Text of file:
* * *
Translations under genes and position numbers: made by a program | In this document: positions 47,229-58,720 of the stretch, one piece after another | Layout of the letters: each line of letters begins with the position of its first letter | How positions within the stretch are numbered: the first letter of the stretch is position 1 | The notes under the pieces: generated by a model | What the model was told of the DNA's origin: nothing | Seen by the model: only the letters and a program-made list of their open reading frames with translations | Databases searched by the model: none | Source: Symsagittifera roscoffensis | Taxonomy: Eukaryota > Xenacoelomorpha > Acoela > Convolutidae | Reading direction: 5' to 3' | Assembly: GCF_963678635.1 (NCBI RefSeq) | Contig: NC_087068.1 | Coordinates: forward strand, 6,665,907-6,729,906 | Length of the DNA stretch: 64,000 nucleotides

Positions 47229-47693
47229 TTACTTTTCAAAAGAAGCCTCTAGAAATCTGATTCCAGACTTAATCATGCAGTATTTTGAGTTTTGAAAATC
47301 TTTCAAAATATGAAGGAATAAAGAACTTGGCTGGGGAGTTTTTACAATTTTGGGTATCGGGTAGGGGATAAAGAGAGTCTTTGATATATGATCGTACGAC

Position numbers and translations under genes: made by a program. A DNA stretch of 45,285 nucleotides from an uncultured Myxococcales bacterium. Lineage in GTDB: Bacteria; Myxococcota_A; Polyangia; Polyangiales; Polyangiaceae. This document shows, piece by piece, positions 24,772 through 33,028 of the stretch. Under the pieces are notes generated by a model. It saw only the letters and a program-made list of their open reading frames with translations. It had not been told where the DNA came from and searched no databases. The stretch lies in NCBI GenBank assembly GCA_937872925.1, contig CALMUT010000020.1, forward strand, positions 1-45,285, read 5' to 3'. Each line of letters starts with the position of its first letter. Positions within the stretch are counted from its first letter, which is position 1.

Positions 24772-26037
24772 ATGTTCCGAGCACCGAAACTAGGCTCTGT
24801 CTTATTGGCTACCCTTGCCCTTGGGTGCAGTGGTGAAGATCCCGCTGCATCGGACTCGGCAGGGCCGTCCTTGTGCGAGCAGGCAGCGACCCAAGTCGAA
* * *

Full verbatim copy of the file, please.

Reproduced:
Translations under genes and position numbers: made by a program | In this document: positions 47,229-58,720 of the stretch, one piece after another | Layout of the letters: each line of letters begins with the position of its first letter | How positions within the stretch are numbered: the first letter of the stretch is position 1 | The notes under the pieces: generated by a model | What the model was told of the DNA's origin: nothing | Seen by the model: only the letters and a program-made list of their open reading frames with translations | Databases searched by the model: none | Source: Symsagittifera roscoffensis | Taxonomy: Eukaryota > Xenacoelomorpha > Acoela > Convolutidae | Reading direction: 5' to 3' | Assembly: GCF_963678635.1 (NCBI RefSeq) | Contig: NC_087068.1 | Coordinates: forward strand, 6,665,907-6,729,906 | Length of the DNA stretch: 64,000 nucleotides

Positions 47229-47693
47229 TTACTTTTCAAAAGAAGCCTCTAGAAATCTGATTCCAGACTTAATCATGCAGTATTTTGAGTTTTGAAAATC
47301 TTTCAAAATATGAAGGAATAAAGAACTTGGCTGGGGAGTTTTTACAATTTTGGGTATCGGGTAGGGGATAAAGAGAGTCTTTGATATATGATCGTACGAC

Position numbers and translations under genes: made by a program. A DNA stretch of 45,285 nucleotides from an uncultured Myxococcales bacterium. Lineage in GTDB: Bacteria; Myxococcota_A; Polyangia; Polyangiales; Polyangiaceae. This document shows, piece by piece, positions 24,772 through 33,028 of the stretch. Under the pieces are notes generated by a model. It saw only the letters and a program-made list of their open reading frames with translations. It had not been told where the DNA came from and searched no databases. The stretch lies in NCBI GenBank assembly GCA_937872925.1, contig CALMUT010000020.1, forward strand, positions 1-45,285, read 5' to 3'. Each line of letters starts with the position of its first letter. Positions within the stretch are counted from its first letter, which is position 1.

Positions 24772-26037
24772 ATGTTCCGAGCACCGAAACTAGGCTCTGT
24801 CTTATTGGCTACCCTTGCCCTTGGGTGCAGTGGTGAAGATCCCGCTGCATCGGACTCGGCAGGGCCGTCCTTGTGCGAGCAGGCAGCGACCCAAGTCGAA